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Aug
13
answered For each vs for every
Aug
12
comment Contemporary written usage of “whom” in objective case
This is precisely the kind of discussion up with which I will not put.
Aug
11
answered “Never saw” versus “didn't ever see”
Aug
9
comment Tea for the Tillerman
Reading the lyrics in context, we have rewards for the bringer of the rain, the sun itself, and the "tillerman". What goes with the rain and the sun? The tiller of the soil.
Aug
9
answered “so death swings open on its hinge”
Aug
9
answered Meaning of “garnish”
Aug
9
answered Are “disgraceful” and “ungraceful” two different kinds of negations?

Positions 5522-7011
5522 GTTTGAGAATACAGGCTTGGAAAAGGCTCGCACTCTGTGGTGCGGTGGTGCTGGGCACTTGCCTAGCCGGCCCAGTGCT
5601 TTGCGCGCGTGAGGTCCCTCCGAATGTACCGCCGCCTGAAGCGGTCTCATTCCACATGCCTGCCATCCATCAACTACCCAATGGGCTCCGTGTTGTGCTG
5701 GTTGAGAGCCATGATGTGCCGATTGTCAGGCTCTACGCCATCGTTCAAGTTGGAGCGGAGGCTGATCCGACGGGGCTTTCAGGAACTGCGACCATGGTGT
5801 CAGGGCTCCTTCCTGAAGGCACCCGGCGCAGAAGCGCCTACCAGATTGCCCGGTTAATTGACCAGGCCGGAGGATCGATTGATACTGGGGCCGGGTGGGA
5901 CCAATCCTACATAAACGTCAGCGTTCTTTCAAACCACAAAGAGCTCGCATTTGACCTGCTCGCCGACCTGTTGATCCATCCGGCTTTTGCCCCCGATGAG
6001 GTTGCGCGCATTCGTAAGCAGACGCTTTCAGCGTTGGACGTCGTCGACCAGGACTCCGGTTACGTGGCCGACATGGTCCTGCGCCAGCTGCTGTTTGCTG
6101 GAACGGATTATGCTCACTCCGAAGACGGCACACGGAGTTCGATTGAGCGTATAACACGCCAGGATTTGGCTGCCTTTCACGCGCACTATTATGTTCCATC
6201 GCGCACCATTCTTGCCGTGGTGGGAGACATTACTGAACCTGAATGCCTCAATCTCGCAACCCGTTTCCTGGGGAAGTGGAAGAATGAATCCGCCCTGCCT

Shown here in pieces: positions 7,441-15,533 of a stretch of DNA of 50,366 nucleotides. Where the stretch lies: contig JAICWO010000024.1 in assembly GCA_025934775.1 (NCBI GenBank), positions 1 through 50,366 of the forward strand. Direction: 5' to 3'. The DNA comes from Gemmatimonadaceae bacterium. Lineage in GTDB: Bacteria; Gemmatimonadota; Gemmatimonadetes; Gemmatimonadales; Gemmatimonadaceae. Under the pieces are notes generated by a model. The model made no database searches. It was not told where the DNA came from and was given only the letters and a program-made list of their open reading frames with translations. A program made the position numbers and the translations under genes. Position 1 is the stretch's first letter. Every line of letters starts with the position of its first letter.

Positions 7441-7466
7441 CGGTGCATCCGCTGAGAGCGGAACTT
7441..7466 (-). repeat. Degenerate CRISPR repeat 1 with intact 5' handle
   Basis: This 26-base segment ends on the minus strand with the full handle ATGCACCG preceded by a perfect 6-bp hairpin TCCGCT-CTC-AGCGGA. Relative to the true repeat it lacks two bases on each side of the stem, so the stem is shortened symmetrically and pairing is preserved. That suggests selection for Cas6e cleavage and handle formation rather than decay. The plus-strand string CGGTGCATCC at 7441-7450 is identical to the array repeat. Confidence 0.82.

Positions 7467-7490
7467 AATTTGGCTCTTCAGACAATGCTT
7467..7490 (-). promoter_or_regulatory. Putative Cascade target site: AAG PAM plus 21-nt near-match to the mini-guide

Aug
9
answered what does “the powers that be have to really mean it for the work to matter” mean?
Aug
9
answered The word for the share of rows that has a value in a certain column
Aug
7
comment What is the antonym of “luck out”?
I'm with Jim. "Striking out" is trying and failing, whereas "Lucking out" is due to, well... luck.
Aug
7
answered Verb form of statistics
Aug
7
answered Is ‘Specialist’ lower in rank than noncommissioned or petty officer in military term?
Aug
7
answered What is the antonym of “luck out”?
Aug
5
answered Meaning of incentive
Aug
3
awarded  Caucus
Aug
3
answered Is the phrase “then too” incorrect?
Aug
3
answered Adjectives as qualifiers
Aug
3
answered What effect does the article 'a' have on this fragment?
Aug
2
comment Is “audience” singular or plural?
Great answer. How ironic that the Brits don't speak proper english! :-p
Aug
2
comment One word for the type of smile which suggests “I’ve got you! Now you can’t escape!”
There's a smile that says all that? Is there a frown that says, "The truth is, you could actually escape if you wanted to."?